On long acceleration while my fuel correction is boost limit my pressure(actual and desired) are 2-3kpsi more than my base table....when it got enough boost or if fuel demand reduce and fuel correction isnt boost limit anymore pressure go back to base table....at high load its ok but on light acceleration it make the truc hesitate/surge

Picture will follow ]]>

Is it strange that under Main SOI Timing There is only Transient and Low Air Dens.? I am in the Idaho area and we are at 13.4psi but the truck would only respond to timing I put under Low Air Dens. HP tuners says that is for High Altitude, but we are not high altitude. Any thoughts on that? Thank everyone. ]]>

This table is a Lambda Equivalency Ratio table used by the ECM as one of the methods to limit the Air/Fuel Ratio of the engine. Of course Air/Fuel Ratio is the ratio air to fuel (by weight) entering the engine and the theoretical optimum ratio is called stochiometric. Stochiometric for a diesel is a ratio of 14.65:1, anything above this ratio is considered lean and anything below is considered rich. Even though the theoretical optimum air/fuel ratio is 14.65:1, in reality if you start going richer than 18:1-19:1 you start getting smoke.

The ECM calculates the engines air/fuel ratio (speed density method on the 04.5-09 and MAF method on 10+) and compares it against the Lambda Equivalency Ratio table and if the calculated air/fuel ratio is richer than what is in this table, the ECM will limit fuel output. So what is lambda and lambda equivalency ratio? First, lambda is just another way of expressing air/fuel ratio but is not specific to fuel type. In lambda the value of 1 equals stochiometric no matter the fuel type, so stoichiometric for diesel a 14.65:1 AFR=1 lambda, gasoline 14.7:1 AFR=1 lambda, methanol 6.5:1 AFR=1 lambda and so on.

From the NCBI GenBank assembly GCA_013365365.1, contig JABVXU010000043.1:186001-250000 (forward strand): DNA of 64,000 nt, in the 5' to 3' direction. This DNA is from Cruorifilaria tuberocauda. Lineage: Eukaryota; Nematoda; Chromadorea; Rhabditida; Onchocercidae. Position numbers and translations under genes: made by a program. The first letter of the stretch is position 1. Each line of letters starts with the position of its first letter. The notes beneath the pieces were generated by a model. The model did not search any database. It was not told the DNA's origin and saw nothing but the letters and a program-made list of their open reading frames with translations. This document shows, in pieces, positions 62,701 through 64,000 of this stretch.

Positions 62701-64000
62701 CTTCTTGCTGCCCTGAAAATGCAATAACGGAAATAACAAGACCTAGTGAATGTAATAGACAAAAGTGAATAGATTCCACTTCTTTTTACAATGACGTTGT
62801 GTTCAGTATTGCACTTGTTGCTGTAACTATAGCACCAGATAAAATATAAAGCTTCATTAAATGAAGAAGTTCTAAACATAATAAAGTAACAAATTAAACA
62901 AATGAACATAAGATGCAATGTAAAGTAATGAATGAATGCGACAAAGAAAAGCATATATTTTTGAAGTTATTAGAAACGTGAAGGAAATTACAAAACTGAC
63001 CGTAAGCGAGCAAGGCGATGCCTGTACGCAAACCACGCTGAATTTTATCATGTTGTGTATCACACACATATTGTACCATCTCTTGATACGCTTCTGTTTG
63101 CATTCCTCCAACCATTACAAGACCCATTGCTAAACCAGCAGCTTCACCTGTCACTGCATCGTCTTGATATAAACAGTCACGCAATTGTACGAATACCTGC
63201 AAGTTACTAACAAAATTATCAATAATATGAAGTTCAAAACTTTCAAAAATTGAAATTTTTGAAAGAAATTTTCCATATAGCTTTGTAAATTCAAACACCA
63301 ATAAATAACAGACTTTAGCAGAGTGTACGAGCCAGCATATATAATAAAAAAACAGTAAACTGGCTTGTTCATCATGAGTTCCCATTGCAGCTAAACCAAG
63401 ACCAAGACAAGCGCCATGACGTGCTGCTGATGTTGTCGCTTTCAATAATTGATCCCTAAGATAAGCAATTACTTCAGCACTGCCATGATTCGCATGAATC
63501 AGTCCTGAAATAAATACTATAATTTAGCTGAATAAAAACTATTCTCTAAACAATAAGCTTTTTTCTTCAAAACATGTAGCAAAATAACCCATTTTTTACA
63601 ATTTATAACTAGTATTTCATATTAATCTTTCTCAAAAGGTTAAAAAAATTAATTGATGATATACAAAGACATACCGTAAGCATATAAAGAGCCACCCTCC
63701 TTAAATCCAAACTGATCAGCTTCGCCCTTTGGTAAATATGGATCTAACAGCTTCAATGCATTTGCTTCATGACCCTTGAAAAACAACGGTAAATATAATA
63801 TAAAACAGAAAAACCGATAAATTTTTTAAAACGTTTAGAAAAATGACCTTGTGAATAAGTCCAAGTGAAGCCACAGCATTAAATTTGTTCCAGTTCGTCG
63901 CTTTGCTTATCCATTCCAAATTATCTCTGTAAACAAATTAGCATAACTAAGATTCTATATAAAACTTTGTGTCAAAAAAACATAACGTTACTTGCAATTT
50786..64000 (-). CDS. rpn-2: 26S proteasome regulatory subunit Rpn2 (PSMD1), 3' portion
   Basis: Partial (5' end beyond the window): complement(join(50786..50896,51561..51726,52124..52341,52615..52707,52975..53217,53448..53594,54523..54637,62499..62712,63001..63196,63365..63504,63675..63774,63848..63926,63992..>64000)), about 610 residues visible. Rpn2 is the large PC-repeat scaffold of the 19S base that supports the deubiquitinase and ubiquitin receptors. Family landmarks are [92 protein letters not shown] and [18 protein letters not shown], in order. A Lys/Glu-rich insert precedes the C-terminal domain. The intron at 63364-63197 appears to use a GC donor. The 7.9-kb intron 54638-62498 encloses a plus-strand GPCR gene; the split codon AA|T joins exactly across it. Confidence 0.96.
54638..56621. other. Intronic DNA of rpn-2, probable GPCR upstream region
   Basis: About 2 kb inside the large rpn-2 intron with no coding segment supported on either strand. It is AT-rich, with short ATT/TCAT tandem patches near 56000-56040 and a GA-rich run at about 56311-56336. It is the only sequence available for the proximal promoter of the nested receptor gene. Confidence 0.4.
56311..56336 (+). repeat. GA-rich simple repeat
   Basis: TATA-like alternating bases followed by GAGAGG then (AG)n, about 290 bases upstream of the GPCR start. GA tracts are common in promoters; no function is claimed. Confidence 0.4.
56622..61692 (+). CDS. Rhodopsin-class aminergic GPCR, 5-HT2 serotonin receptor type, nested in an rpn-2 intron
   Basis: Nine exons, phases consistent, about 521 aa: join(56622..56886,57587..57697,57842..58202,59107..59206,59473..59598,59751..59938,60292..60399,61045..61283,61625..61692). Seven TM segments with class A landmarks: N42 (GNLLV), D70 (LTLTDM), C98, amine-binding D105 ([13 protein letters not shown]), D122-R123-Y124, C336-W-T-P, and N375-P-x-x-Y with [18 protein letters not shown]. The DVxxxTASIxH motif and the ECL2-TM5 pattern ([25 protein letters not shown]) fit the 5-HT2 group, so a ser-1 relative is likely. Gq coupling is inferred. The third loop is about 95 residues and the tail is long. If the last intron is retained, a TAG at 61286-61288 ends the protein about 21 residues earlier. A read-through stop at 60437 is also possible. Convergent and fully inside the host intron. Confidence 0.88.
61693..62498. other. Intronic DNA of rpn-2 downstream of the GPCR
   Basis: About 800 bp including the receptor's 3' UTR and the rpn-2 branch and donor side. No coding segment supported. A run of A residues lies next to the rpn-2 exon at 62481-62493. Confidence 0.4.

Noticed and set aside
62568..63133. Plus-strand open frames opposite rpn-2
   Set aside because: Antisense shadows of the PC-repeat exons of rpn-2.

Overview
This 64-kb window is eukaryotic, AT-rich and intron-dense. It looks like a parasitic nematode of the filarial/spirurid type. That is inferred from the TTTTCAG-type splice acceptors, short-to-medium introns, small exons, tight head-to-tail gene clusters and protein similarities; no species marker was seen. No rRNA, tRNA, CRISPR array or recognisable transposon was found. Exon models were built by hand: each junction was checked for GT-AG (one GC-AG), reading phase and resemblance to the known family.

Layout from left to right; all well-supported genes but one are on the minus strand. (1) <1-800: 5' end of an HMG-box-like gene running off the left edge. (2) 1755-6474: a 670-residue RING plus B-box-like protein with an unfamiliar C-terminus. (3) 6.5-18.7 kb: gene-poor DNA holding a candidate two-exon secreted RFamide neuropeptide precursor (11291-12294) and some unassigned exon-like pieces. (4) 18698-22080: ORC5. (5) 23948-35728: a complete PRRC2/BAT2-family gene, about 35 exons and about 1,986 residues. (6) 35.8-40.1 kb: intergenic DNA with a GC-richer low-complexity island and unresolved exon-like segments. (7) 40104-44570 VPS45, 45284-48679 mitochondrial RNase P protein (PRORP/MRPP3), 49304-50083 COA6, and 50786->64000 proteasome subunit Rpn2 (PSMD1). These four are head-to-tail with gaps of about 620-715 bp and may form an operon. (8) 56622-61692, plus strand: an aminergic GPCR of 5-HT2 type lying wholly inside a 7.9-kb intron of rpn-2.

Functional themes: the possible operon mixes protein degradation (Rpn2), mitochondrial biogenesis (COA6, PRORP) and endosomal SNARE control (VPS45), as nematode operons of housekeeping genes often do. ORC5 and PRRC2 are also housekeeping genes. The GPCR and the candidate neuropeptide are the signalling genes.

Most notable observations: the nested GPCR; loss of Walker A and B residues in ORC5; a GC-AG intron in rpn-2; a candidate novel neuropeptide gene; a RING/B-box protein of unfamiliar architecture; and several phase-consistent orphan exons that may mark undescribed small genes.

To get from air/fuel ratio to lambda we divide an air/fuel ratio by the stoichiometric air/fuel ratio for the fuel type in use. For example, 18:1 AFR to lambda for diesel would be 18/14.65=1.23 lambda (rounded to 2 decimal places). But we still need to get to the lambda equivalency ratio to know what that smoke limit table is showing for the limits. To get to lambda equivalency ratio we simple divide stoichiometric lambda by our actual lambda, 1/1.23=0.813 lambda EQ ratio. Another way to express the lambda equivalency ratio is amount of fuel plus enrichment so, the 0.813 lambda EQ could be expressed as 18.7% lean of stoichiometric (1-0.813=0.187*100). If we go to the other side of stoichiometric, 12:1 AFR, and work through everything... 12/14.65=0.819 lambda, 1/0.819=1.22 lambda EQ ratio or 22% rich of stoichiometric.

For those that have played with this table and noticed that when you put larger numbers in this table you get more smoke under load coming out of the tail pipe, this is why. You are raising the limits for how rich the ECM is allowing the air/fuel mixture to get.

Couple things to note here:

- On the 04.5-07 engines, the fuel quantity limits that this table will come into play is between 50mm3 and 200mm3. These limits are adjustable in UDC Pro, HPT didn't include those boundary limits.

- If you play with your pulsewidth table and it is not accurate to the flow of your injectors, you've messed up the ECM's air/fuel ratio calculations, it will no longer accurately calculate (within its limits) the right air/fuel ratio it is running at.

- The 03-04 ECM's do have this table, it is much smaller and is in actual air/fuel ratio, not lambda EQ ratio. ]]>